Spend­ing smart

The Compass - - OPINION - An­drew Robin­son is The Com­pass’ ed­i­tor. He is not will­ing to di­vulge the cur­rent con­tents of his bank ac­count and can be reached at ed­i­tor@cb­n­com­pass.ca.

The dec­o­ra­tions are all put away for another year and the tree is out of the house or stored in the base­ment — that de­pends on whether its nee­dles fall or re­main in­dus­tri­ally fresh ev­ery Christ­mas.

There likely re­mains another re­minder of the hol­i­day sea­son close at hand. We’re not talk­ing about left­over snacks.

Per­haps it’s a bank state­ment with a lower than usual sum of money listed at the bot­tom.

Then there are oth­ers who might be happy to have the abil­ity to with­draw any sort of amount from their sav­ings ac­count. Or they might be look­ing at a long list of credit card pur­chases need­ing to be ad­dressed.

Not ev­ery fam­ily nec­es­sar­ily feels it, but with an on­slaught of ad­ver­tise­ments aimed at cre­at­ing the de­sire for cer­tain goods, there’s def­i­nitely a pres­sure at play to spend, and spend, and spend to en­sure Jenny or Johnny’s Christ­mas is a good one.

It’s tough hav­ing to ex­pe­ri­ence the post-Christ­mas blues. The ques­tion is, when those blues come about due to fi­nan­cial con­straints, how does one best re­act?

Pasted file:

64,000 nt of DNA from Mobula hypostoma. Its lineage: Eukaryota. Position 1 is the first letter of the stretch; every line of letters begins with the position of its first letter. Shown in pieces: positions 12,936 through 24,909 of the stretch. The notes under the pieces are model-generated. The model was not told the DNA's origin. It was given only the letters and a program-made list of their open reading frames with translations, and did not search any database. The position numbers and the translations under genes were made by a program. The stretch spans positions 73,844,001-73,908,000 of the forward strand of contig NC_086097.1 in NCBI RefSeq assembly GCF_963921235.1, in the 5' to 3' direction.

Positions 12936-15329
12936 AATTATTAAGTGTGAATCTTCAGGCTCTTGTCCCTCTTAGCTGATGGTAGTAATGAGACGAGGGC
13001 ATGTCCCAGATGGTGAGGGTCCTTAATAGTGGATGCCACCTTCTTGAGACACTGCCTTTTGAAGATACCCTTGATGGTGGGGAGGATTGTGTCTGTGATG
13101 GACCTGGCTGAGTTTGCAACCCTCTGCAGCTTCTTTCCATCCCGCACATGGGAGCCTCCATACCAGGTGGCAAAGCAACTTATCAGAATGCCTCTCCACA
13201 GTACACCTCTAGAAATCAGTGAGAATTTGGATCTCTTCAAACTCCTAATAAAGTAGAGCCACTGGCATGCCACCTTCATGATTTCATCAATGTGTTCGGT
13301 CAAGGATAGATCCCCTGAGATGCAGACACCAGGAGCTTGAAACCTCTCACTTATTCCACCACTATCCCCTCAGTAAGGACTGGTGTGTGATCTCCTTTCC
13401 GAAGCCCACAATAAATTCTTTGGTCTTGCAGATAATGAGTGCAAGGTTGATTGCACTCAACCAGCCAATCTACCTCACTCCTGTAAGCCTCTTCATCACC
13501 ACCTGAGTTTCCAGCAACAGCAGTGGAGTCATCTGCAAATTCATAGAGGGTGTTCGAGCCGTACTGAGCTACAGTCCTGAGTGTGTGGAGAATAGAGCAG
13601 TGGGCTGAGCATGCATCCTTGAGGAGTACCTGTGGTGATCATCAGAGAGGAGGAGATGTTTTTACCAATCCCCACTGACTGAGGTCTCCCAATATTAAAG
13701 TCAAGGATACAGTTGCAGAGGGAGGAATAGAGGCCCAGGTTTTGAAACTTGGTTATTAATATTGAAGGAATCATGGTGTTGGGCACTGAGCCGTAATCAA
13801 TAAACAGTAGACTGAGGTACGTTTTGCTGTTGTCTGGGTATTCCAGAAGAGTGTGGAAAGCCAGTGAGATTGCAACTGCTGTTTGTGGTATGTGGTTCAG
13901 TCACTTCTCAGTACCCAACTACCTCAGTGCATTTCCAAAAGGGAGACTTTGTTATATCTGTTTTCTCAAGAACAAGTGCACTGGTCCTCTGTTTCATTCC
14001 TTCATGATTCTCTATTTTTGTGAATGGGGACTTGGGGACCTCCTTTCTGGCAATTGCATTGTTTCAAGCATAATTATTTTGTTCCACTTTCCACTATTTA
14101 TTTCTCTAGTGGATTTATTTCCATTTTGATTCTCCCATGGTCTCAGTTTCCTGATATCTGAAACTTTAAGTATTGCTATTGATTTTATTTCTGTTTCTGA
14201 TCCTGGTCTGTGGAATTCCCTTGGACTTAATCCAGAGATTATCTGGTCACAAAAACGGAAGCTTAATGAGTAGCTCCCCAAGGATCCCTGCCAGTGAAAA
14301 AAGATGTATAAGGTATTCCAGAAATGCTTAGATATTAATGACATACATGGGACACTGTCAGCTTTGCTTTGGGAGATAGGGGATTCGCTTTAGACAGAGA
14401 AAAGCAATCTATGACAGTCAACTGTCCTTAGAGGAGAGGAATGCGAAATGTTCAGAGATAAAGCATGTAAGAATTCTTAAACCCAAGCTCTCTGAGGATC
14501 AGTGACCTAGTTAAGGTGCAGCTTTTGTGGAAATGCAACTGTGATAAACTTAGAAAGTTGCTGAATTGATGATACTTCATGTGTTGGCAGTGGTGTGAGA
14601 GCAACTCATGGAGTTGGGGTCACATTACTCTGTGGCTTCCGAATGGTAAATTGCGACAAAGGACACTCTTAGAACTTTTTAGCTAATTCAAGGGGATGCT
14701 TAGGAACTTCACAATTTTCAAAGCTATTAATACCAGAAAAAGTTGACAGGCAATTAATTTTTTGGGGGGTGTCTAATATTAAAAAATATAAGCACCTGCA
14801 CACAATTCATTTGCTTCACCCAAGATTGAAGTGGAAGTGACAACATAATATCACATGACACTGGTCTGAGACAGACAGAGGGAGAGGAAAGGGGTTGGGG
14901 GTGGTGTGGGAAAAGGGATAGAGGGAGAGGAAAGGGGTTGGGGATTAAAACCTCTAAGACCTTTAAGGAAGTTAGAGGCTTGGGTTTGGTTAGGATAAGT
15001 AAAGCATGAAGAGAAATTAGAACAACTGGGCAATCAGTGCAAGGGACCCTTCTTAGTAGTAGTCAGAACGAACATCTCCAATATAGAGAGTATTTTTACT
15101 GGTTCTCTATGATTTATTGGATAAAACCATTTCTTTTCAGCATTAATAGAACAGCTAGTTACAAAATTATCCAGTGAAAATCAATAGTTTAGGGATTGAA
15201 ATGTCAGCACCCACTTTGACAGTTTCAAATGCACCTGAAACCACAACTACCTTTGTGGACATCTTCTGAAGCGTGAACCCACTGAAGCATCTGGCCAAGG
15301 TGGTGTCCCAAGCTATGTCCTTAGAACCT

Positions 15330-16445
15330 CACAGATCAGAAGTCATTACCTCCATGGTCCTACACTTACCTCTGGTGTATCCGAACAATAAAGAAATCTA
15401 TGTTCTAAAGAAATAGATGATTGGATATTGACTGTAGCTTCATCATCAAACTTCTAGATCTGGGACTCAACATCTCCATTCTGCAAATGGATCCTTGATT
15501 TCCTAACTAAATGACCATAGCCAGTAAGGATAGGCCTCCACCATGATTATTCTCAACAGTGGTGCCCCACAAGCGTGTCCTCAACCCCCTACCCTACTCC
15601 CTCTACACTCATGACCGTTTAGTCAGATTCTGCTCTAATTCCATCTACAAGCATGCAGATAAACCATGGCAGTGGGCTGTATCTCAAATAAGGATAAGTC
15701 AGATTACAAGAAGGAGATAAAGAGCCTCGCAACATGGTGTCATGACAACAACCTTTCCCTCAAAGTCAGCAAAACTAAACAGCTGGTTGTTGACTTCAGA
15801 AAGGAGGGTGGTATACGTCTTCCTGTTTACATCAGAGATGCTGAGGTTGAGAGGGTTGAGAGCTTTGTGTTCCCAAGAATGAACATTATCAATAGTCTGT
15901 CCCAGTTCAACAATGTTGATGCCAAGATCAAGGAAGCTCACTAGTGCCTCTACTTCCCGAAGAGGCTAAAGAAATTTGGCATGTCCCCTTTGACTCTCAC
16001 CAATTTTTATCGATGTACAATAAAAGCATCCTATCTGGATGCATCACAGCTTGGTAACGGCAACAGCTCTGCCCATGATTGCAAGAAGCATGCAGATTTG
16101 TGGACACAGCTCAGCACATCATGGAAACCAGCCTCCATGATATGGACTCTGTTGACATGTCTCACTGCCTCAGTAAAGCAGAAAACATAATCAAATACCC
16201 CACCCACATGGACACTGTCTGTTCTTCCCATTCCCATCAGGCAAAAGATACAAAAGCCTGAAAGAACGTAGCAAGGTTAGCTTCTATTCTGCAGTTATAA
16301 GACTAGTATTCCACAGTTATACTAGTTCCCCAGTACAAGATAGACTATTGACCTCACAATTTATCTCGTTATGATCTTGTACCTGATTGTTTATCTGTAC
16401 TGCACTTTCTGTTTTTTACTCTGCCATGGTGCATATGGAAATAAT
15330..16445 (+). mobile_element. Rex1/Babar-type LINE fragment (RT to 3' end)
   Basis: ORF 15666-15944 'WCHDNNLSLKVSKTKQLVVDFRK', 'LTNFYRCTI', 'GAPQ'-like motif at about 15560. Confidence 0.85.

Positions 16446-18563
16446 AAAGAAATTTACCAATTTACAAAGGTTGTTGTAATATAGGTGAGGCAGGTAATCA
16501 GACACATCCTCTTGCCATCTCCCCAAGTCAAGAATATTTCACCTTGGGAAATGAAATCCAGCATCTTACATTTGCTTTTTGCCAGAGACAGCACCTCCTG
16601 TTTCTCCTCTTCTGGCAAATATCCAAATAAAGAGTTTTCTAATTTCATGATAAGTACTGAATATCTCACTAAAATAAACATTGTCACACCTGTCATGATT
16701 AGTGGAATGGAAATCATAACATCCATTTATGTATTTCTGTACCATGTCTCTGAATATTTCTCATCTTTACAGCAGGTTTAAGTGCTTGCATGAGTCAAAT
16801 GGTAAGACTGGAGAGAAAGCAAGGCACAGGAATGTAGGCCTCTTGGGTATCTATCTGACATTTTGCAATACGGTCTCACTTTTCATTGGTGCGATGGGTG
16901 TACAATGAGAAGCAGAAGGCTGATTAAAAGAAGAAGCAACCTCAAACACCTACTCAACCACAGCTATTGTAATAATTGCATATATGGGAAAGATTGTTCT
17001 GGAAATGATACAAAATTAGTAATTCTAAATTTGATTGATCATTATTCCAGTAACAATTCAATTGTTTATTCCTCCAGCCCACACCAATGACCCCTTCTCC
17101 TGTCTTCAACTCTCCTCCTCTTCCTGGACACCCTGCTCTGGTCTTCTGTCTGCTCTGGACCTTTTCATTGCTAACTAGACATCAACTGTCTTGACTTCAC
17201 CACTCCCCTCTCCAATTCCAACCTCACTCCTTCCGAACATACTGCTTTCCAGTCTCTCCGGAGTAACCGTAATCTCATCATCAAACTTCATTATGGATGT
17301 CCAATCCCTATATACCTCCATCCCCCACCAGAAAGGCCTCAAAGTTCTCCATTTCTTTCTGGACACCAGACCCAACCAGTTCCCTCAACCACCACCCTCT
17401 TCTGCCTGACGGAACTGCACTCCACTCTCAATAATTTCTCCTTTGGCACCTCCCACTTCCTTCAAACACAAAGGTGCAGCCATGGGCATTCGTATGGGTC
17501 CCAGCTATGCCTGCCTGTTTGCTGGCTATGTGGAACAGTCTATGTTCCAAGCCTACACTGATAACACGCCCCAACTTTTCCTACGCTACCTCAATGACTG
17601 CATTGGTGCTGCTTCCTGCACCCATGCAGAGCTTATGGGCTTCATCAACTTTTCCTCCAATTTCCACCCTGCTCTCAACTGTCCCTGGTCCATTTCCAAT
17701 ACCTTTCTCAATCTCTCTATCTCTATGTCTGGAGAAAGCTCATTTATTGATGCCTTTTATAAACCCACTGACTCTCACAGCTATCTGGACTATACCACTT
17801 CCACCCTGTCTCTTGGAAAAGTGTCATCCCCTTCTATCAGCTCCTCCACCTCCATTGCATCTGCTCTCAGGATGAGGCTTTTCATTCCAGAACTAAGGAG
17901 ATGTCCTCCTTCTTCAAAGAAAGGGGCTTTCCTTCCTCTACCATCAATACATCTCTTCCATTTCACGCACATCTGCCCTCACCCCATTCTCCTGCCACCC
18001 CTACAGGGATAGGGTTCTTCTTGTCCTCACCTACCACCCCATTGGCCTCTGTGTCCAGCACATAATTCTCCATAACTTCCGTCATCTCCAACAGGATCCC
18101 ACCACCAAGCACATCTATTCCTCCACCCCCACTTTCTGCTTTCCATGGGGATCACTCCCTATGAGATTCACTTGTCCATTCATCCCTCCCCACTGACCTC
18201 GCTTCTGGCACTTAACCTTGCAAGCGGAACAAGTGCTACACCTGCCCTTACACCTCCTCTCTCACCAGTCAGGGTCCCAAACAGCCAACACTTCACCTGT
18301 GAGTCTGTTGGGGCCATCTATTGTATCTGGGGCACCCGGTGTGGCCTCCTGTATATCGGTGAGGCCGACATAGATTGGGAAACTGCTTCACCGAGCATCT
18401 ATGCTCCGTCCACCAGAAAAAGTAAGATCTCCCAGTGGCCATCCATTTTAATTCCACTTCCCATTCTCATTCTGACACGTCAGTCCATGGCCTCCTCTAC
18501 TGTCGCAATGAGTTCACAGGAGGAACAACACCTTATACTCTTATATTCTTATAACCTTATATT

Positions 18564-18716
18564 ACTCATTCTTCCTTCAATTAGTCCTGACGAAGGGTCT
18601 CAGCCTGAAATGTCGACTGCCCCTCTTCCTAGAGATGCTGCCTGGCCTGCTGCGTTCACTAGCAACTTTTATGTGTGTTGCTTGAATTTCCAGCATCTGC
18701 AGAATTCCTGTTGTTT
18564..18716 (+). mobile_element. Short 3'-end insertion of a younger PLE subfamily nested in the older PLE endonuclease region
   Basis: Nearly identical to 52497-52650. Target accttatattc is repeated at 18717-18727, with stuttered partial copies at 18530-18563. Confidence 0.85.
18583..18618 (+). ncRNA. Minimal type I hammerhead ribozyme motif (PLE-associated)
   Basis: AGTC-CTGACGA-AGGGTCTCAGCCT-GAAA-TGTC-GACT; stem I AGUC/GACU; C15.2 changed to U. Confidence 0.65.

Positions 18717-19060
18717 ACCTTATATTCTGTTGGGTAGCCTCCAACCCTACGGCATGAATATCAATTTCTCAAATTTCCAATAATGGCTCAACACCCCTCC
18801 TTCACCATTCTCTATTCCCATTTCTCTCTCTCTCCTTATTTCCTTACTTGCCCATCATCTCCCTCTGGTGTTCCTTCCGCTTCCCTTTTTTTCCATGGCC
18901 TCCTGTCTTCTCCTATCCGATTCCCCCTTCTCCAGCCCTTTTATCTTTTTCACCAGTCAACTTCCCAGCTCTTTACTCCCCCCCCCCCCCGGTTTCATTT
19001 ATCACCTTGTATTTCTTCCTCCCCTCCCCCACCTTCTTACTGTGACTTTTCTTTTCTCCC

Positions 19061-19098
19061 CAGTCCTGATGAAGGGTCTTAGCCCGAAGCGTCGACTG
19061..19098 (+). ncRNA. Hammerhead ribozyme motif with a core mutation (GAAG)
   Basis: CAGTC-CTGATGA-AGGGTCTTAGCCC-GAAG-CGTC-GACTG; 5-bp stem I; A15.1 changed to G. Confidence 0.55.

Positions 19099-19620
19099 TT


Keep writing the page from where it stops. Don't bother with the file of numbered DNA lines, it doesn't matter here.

If it’s a case where you have a size­able debt to deal with, one might first want to look at the in­ter­est be­ing paid. A good re­la­tion­ship with a bank up to this point might leave you in the po­si­tion to start a line of credit. There is a chance you could lower your in­ter­est pay­ment if that debt is trans­ferred from a credit card to a line of credit.

Bud­get­ing is a good way to fig­ure out what you ab­so­lutely need to spend money on and where you can re­duce ex­penses.

Maybe there are add-on por­tions of your TV cable pack­age that can be can­celled for a spell while try­ing to pay off your debt? Spend­ing for the pur­pose of en­ter­tain­ment, re­ward­ing as it is, tends to be a lit­tle frivolous when com­pared to what’s truly im­por­tant.

Granted, all this ad­vice is com­ing from a mind that works in com­mu­nity news and has prob­a­bly writ­ten more sto­ries about dogs and cats than money mat­ters. But th­ese is­sues are fairly univer­sal.

Also, there are re­sources out there for peo­ple need­ing help. Credit Coun­selling Canada comes to mind. It’s non-profit, and its mem­ber agen­cies are of­ten will­ing to pro­vide coun­sel­ing free-of-charge.

When you’re in a money crunch, free is a good thing.

Bud­get­ing is a good way to fig­ure out what you ab­so­lutely need to spend money on and where you can re­duce ex­penses.

Newspapers in English

Newspapers from Canada

© PressReader. All rights reserved.